Fermented dairy products are chock full of beneficial probiotic bacteria, which include Lactobacillus and Bifidobacterium. These are particularly important for restoring and maintaining healthy gut flora.
Women with IBS, Crohn’s, or Celiac disease especially benefit from improved gut health, as the gut microbiome is linked with the estrobolome and thus affects reproductive organ health.
Yogurt is one of the easiest fermented milk products you can possibly make. In fact, you don’t even have to go out and buy (or order) special bacteria for it: all you need is your favorite store-bought plain yogurt, and you’re good to go.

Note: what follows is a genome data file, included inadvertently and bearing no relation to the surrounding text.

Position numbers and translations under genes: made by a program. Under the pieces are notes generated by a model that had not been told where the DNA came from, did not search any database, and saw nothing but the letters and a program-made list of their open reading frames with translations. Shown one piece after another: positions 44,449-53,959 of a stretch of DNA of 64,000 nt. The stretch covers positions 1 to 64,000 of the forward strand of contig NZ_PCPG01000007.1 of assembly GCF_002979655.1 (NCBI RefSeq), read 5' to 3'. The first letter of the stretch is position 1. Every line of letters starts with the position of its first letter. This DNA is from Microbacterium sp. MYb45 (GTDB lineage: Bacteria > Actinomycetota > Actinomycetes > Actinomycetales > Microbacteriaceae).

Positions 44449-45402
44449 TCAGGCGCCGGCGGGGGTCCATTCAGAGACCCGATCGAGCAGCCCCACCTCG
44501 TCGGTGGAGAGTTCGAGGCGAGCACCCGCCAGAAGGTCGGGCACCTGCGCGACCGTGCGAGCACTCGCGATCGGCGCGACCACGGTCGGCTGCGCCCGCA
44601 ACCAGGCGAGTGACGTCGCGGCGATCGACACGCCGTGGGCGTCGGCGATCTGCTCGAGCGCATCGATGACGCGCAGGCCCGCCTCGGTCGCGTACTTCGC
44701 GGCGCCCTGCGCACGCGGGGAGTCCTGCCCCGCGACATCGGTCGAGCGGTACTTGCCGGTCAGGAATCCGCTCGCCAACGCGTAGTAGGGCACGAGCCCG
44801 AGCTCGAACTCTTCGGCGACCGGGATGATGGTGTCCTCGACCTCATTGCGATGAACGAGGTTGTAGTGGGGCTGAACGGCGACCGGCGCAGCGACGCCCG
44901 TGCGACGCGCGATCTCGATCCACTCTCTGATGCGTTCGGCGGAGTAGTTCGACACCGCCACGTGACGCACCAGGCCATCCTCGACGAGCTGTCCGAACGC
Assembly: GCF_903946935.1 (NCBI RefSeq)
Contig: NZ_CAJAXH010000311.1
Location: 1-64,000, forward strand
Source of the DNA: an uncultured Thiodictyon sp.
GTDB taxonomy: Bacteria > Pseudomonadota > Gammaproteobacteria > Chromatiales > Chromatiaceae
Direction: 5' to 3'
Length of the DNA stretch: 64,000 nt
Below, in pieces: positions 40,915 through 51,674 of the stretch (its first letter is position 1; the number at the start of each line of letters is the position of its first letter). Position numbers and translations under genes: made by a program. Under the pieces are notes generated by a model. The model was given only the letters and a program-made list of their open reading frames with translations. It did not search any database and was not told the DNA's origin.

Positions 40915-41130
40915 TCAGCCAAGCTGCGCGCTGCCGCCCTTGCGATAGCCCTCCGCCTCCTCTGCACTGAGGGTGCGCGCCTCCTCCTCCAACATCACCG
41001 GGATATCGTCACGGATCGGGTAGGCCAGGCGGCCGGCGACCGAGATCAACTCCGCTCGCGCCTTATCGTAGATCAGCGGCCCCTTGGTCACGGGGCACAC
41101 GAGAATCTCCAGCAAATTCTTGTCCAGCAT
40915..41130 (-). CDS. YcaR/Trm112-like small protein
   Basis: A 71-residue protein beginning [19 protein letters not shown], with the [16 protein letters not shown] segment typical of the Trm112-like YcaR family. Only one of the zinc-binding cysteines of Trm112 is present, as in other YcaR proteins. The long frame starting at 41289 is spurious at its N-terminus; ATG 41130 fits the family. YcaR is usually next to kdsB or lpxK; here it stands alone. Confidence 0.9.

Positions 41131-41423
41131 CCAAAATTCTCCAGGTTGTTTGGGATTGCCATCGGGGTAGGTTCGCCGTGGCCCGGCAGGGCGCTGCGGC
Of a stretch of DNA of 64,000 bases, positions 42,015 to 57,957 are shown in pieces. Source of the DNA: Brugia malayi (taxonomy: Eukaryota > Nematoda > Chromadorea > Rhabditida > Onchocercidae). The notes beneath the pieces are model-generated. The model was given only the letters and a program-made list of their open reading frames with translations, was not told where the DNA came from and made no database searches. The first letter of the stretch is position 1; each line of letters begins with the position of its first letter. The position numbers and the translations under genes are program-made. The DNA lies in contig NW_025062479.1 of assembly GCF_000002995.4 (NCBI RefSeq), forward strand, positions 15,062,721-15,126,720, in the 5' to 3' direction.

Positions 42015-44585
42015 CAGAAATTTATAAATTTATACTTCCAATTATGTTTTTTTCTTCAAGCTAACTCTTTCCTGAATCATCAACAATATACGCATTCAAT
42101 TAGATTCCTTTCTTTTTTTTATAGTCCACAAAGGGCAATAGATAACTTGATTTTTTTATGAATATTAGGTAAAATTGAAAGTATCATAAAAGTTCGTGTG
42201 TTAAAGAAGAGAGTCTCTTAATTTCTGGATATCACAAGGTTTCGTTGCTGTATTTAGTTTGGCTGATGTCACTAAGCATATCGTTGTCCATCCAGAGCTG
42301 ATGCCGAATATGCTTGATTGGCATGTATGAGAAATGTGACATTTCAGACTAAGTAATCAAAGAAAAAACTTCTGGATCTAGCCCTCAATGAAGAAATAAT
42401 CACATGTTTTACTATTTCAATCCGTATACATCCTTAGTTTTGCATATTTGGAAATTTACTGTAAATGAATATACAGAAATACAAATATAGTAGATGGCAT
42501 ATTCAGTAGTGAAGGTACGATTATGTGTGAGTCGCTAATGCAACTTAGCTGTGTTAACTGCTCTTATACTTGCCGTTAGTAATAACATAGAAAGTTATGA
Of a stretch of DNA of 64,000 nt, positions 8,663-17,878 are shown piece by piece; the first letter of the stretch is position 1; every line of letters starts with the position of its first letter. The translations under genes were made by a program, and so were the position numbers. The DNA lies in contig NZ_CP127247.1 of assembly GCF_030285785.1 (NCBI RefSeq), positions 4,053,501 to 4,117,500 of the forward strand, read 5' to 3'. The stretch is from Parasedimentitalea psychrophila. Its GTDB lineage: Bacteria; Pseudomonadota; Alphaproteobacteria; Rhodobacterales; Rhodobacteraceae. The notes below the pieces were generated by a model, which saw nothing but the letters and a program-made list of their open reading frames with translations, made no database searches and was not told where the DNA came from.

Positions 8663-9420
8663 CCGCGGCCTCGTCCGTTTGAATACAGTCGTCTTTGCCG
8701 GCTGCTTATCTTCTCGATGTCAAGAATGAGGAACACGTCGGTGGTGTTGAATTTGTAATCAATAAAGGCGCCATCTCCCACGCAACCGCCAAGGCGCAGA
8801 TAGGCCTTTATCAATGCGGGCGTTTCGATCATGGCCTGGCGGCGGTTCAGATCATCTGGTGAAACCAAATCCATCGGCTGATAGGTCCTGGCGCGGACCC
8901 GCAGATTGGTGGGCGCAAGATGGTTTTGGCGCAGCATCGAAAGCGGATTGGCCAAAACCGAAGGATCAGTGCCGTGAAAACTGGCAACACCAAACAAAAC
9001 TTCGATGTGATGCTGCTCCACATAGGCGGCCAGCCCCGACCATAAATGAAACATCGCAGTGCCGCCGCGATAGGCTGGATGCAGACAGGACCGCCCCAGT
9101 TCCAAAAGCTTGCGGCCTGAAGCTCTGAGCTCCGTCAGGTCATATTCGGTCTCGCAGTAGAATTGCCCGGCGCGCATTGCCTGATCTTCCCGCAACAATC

Heat one quart (four cups) of whole milk in a slow cooker on low heat for two hours. Then, turn the heat off and let it rest for another two to three hours. While this is resting, measure out three tablespoons of the store-bought yogurt of your choice. Transfer this into a small bowl and allow it to warm to room temperature.
After the milk has rested in the slow cooker, gently stir the yogurt into it. Use a whisk to disperse it evenly through the warm milk, but again, do this gently—don’t beat or froth it.
Then, wrap your slow cooker in a bath towel or blanket and leave it alone for 12 hours. Don’t turn the heat back on or anything: simply neglect it and let the lacto bacteria work its magic. After the 12 hours have elapsed, unwrap the crock pot and check out the amazing yogurt you’ve created.